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Saks addresses forensic statistics conference


Regents' Professor of Law and Psychology Michael Saks
July 20, 2011

Michael Saks, Regents’ Professor of Law and Psychology at the College of Law, spoke at the 8th International Conference on Forensic Inference and Statistics, July 18-21, at the University of Washington in Seattle.

Saks, a faculty fellow in the law school’s Center for Law, Science & Innovation, participated in a July 21 session titled, “Traces of Individuals.” The title of his talk is “Possibilities for testing the effects of communicating forensic examination results to legal decision-makers.”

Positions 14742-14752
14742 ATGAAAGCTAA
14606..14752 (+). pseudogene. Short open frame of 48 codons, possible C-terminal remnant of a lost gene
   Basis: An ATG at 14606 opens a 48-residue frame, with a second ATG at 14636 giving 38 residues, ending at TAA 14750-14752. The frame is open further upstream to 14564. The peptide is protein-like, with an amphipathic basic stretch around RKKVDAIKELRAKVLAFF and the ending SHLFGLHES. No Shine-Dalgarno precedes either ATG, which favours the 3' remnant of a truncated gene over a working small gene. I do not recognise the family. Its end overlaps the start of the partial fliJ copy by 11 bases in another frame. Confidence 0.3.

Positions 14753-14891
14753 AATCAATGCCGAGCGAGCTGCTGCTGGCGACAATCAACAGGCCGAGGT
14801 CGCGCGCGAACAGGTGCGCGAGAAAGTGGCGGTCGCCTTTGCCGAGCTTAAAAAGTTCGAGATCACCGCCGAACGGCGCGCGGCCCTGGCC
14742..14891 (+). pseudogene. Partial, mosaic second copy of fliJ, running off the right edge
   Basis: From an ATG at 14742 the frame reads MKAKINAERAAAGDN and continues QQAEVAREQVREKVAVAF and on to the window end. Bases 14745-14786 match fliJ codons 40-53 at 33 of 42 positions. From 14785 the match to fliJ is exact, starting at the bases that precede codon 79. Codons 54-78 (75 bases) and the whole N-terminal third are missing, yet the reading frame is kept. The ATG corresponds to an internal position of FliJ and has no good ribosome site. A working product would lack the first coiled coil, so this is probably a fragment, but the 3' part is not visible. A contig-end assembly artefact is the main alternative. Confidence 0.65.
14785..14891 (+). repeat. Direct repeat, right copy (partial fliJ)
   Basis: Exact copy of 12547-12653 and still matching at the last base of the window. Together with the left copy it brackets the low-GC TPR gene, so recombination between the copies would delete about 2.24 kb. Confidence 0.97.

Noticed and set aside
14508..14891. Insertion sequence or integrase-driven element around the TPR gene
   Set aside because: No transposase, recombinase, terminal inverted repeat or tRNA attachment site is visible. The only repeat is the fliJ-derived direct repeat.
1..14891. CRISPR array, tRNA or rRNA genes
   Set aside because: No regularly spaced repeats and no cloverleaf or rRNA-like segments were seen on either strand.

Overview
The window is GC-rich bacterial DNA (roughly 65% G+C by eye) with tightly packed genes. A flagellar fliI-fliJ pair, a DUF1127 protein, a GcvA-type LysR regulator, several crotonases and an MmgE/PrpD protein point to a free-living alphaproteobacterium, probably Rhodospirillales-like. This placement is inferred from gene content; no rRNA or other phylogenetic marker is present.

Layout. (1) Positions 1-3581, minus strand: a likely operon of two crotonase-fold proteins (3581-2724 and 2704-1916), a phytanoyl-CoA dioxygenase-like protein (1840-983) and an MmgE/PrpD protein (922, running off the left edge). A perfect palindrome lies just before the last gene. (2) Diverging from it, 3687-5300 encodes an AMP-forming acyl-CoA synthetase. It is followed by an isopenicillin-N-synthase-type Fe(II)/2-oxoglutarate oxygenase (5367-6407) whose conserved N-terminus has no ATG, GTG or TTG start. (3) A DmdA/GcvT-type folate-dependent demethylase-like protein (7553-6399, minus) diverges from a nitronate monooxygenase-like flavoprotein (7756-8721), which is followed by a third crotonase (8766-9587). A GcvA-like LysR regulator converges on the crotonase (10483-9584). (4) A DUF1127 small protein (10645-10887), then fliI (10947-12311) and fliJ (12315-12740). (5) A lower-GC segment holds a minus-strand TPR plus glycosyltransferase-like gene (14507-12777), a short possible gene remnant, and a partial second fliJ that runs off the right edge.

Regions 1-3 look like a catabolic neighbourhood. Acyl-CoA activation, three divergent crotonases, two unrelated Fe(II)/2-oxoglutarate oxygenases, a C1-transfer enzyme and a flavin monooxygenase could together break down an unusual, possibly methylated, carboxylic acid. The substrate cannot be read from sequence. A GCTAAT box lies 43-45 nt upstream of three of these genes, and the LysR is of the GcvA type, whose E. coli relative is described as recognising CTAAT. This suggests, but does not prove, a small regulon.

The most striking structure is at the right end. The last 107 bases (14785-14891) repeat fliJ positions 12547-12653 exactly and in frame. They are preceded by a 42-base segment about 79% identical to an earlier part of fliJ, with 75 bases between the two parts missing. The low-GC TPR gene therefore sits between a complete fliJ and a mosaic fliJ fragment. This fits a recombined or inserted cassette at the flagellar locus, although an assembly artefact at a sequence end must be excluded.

Joining Saks on the panel was professor David Kaye of Pennsylvania State University, The Dickinson School of Law, and professor Jay Koehler of Northwestern University School of Law, former faculty members at the College of Law.

Saks’ research focuses on empirical studies of the legal system, especially decision-making, the behavior of the litigation system, and the law’s use of science. He is the fourth most-cited law-and-social-science scholar in the U.S., and has authored approximately 200 articles and books. Courses he has taught include criminal law, evidence, law and science, property and torts.